Project INSIGHTS

Quality of Work Factors for Autistic Youth in the Digital Economy

Quality of Work

Executive Summary

Autism CanTech! (ACT!) was a 6-month program for young people with autism to receive skills training and paid work placements in entry-level data management positions. Through interviews, this project sought to better understand the work experiences of ACT! program participants, the impacts of assured income policies on employment outcomes of participants, and the overall social return on investment of the ACT! program itself. 

The findings included the need for more awareness among supervisors and managers of strategies to work effectively with young people with autism; the desire for job and schedule flexibility given the lack of supportive social infrastructure, like transportation and housing; and the barriers that assured income policies pose to young people with autism. 

Employers who are looking to neurodivergent workers to fill labour shortages need to educate themselves first on how to support these workers effectively, and consider changes to workplace policies to ensure these workers are successful and thriving.

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Partners

NorQuest College

Locations

Alberta

INvestment

$87,017.00

Key Insight #1

Young people with autism thrive in supportive, predictable work environments that have transparent policies and protocols.

Key Insight #2

Many young people with autism interviewed for this project felt they needed to choose between assured income programs and job prospects.

Key Insight #3

Researchers concluded that every $1 invested in ACT! at NorQuest College generates a social value of $1.61.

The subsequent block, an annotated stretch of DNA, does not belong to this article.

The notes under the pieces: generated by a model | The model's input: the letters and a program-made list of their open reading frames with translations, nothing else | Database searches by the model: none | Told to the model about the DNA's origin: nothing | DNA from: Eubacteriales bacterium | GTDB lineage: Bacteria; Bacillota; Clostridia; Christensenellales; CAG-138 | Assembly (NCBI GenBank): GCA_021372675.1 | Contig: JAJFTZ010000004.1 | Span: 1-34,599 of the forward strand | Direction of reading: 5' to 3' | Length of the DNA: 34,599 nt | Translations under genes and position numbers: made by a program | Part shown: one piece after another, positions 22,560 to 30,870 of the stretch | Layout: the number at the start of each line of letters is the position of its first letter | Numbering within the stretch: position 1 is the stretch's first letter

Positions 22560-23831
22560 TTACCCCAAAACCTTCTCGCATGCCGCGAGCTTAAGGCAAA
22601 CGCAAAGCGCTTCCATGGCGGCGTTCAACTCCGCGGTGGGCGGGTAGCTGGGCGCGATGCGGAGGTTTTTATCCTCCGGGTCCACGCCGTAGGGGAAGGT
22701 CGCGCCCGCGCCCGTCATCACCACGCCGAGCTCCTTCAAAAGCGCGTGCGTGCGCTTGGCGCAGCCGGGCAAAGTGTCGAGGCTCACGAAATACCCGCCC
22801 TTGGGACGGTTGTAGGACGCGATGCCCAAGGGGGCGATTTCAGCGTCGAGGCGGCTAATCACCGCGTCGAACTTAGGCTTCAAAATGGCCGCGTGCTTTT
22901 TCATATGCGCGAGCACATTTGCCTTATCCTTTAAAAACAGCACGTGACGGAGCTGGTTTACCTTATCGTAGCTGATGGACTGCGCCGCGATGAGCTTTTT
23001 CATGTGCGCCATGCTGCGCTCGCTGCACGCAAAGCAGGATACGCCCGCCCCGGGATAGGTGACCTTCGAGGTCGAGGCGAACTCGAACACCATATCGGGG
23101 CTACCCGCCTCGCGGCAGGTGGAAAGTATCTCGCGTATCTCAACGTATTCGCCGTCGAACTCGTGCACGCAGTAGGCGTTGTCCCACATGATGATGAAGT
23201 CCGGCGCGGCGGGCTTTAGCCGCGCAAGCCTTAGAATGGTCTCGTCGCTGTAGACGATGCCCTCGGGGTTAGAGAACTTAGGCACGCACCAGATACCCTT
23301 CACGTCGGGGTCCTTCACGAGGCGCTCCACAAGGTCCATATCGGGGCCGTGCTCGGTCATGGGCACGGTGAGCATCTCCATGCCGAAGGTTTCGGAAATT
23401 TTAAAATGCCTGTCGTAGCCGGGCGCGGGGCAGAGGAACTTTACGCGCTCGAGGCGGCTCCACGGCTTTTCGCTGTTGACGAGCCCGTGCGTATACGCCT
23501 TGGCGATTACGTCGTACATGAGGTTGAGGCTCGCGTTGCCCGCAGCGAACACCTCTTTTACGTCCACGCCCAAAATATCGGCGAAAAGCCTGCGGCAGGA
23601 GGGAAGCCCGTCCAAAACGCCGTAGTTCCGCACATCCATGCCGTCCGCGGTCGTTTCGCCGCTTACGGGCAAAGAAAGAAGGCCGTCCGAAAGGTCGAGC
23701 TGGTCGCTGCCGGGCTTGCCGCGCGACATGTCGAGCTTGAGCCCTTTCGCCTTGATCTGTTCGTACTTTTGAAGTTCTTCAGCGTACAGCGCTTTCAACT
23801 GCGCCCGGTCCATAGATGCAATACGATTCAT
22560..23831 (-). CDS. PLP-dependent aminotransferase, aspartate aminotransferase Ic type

Person Working on Multiple Spreadsheets with a Computer

The Issue

Young people with autism face barriers to employment, including  difficulty in the interview process, decoding workplace communication and being supervised by managers with little understanding of autism.

Autism CanTech! (ACT!) was an Employment and Social Development Canada-funded program that supported the development of inclusive and accessible workplaces and removed barriers to work for youth with autism. Successful applicants with autism were enrolled in a 6-month program that prepared them to perform data processing roles for a variety of businesses in the digital economy including those in education, finance, government, or health. The program included 4-months of skills training and a 2-month long paid work experience in an entry-level data management position.  

Many of the program participants who have been a part of the ACT! program reported that the existing employment opportunities were of low quality: they were low-paying, had poor protection policies, offered unpredictable hours and untrained management. Many participants reported quitting these jobs due to inadequate support from management, training, and advancement opportunities. 

What We’re Investigating

This research project sought to better understand the work experiences of ACT! program participants, and what good quality of work meant to them. 

The research  also wanted to better understand the dimensions of income support programs for those with disabilities, and how these impact the work experiences of young people with autism who participated in the ACT! program. 

Guided by an advisory committee, the research team conducted interviews, focus groups, and a photography photo voice project with 29 young people with autism who were participants in the ACT! program. The research team also reviewed administrative data from 393 ACT! program participants, and conducted a policy review of assured income policies from British Columbia, Alberta, Saskatchewan, Manitoba and Ontario.